52. Allan says:

    Esther. Thank you and blessings for your virtual hugs, and most especially for the real prayers. I need them for life, and for the surgery, and healing.

    I will pray for you as well for being so kind, and charitable.

  53. Supertradmum says:

    It is not uncharitable to have a strong position against girls serving at the TLM. The question must be related to the former lower orders, which were abolished. Some seminarians have said to me recently that they wish that these minor orders were there to encourage their progress towards the priesthood and make the long education process more meaningful.

    Having women, outside of convents or even girls’ bording schools, at the altar, is a jarring discontinuity of Tradition.

    I would hope Catholics could be more objective about the larger picture of what it means to serve at the TLM.

  54. Supertradmum says:

    PS I voted on the first option.

  55. K. Marie says:

    I voted for none at all. The local EF community doesn’t use any alter girls and it’s so much less distracting. When I go to Mass at the NO parish I belong to there are usually only girls or at the most one boy and you will see the girls fixing their hair and touching up their makeup during the middle of the Mass. It just bugs me how little reverence there seems to be for the Mass when there are female servers. I’m fine with lectors and cantors being women(although I’m partial to choirs myself) and while I would rather we be rid of the Eucharistic ministers completely at least since they are usually adults they show some amount reverence, although every time I come up for communion the fact that I’m a teenager and receiving on the tongue and before I had knee surgery kneeling as well seems to cause a slight amount of panic their part. :^)

  56. jmoran says:

    I chose the first option. I do not like to see women on the altar. For anything.

  57. Salvatore_Giuseppe says:

    I chose second option.

    If it is of absolute necessity that a female serve in order for an EF Mass to happen, then I would suck it up. However, any female would serve with the awareness that once males are found, she will not serve any more.

  58. Supertradmum says:

    Why can’t the men in the congregation at the TLM serve instead of the girls? Would that not solve the problem? I remember my dad serving at very early Mass once in awhile, when there were no boys showing up.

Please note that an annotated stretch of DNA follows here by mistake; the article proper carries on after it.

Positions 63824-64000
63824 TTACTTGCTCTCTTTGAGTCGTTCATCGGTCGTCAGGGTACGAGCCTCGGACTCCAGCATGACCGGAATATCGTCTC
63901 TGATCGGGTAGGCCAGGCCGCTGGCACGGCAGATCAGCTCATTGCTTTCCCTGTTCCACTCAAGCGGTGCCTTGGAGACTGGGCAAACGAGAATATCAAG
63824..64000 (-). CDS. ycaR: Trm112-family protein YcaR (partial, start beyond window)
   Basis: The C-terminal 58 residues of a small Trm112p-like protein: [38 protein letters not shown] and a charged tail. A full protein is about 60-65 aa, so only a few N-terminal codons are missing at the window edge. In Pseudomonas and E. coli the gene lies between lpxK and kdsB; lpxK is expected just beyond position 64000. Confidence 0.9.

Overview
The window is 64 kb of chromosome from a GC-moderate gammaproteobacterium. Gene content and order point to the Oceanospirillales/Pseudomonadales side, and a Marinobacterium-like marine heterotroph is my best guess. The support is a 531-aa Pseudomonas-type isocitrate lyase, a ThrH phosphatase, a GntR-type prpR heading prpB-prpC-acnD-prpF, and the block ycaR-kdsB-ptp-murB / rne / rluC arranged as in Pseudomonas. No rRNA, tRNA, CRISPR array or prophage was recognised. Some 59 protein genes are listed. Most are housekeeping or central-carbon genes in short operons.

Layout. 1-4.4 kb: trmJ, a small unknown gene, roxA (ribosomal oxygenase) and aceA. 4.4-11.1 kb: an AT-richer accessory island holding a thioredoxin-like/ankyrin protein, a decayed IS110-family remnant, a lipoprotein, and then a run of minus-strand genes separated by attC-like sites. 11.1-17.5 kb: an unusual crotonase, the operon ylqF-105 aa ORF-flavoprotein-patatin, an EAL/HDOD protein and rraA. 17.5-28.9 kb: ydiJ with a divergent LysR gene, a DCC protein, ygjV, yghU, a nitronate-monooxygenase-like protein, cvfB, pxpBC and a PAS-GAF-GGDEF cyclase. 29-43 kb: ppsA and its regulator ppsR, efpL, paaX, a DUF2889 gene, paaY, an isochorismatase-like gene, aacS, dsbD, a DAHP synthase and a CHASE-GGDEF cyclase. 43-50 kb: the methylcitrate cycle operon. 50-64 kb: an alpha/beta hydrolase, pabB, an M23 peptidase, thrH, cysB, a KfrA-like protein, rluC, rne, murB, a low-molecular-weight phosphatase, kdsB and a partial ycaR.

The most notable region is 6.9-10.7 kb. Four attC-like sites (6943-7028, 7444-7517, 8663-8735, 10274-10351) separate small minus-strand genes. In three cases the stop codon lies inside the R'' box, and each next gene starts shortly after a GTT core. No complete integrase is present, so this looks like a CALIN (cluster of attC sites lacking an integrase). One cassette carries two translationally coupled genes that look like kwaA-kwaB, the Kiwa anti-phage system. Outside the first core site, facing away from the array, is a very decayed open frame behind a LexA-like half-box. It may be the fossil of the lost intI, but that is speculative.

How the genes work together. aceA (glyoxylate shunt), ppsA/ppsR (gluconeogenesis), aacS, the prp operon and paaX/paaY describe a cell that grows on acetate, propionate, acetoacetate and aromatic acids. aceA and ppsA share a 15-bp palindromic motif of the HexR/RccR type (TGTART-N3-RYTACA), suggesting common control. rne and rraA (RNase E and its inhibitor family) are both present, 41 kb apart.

59. PilarDLS says:

    Females should not be altar (not “alter,” folks…The word “alter” means to change.)servers, period. Service at the altar should be the province of males only, whether at a NO Mass or a TLM. (Yes, Father, I know the question is about the TLM.) Given the option of no TLM and a TLM with female altar servers, I would still choose the TLM with female servers, but under protest. And I’m a young, recent Catholic convert, not an old fuddy-duddy. No offense intended to old fuddy-duddys!

  60. patrick_f says:

    This is a hard question for me – Because female servers can blur clerical lines – That being said , to say “I wont have a TLM because there are no qualified male servers” is silly. Thats like saying “I wont go to mass because I cant have the TLM” .

    I am not saying it shoul dbe the norm or even normally permitted, but if there were no other options, then female servers, I am fine with.

    Maybe not so much with a High Solemn mass… but an everyday mass should be fine

  61. MichaelJ says:

    I chose option one because it is closest to my preferred option of:

    If my local dioscean Tradaitional Mass began using female Altar Servers I would hightail it to the closest SSPX Mass or, barring that, to the nearest Divine Liturgy in a Byzantine Catholic Church.

  62. Martial Artist says:

    Option One.

    1. See @krisvog at very first comment.

    2. Much as I loved my first experience (5th anniversary of the popes elevation) via television, I would really like to experience it as it has always been celebrated, and having women servers is a distraction.

    Pax et bonum,
    Keith Töpfer

  63. Girgadis says:

    I wouldn’t bite my cheek, but I agree it would be jarring to see females joining
    a crew of all-male servers at a TLM. Thus I chose the second option. Has this issue
    actually come up for priests who offer Mass in the EF? If not, I’m wondering why
    you would get questions about this. My opinion is that anyone who is going to
    make the effort to attend the TLM on a regular basis is not likely to be someone
    who thinks girls and women have a place on an all-male crew serving at Mass in
    the EF. As for concerns that folks who regularly attend the TLM would be
    uncharitable to a newcomer, my own observation is that people tend to be absorbed,
    as they should be, in what’s happening on the altar and not in the pews. I would
    never let that concern stop me, even though it was a bit intimidating at first. The
    intimidation was no one’s fault but mine and I made sure to sit where I could follow
    the lead of others who were familiar with the Mass.

  64. asophist says:

    I chose the second option only because I would not forbid masses with altar girls, since they are currently legitimate (though not to my liking). I simply would avoid such masses as they would be an occasion of sin for me due to overmuch distraction and distaste for them.

  65. rfox2 says:

    I voted to not have a TLM at all, simply because it would not be a TLM with female altar servers. It might look and smell like a TLM, but it wouldn’t be a TLM, so why go through the motions?

    My reason has nothing to do with my preference, or bias against females serving at the altar. Females serving at the altar is an innovation in the modern Church, no matter how you slice it. It isn’t fitting to have women or girls serve at the altar, not because they are sub-human, have fewer rights than men, or are necessarily less capable. Having young men and boys serve at the altar began as a pedagogical method in the formation of priests, which later evolved in liturgical practice to become the minor orders such as acolyte, lector, and exorcist (which were basically done away with following the Second Vatican Council). This was before seminaries were in vogue. Sending your daughter up to serve at the altar is akin to trying to send your daughter to a Catholic seminary which none of us would do. Women will never be priests — they have different vocations. Just as men will never be abbesses.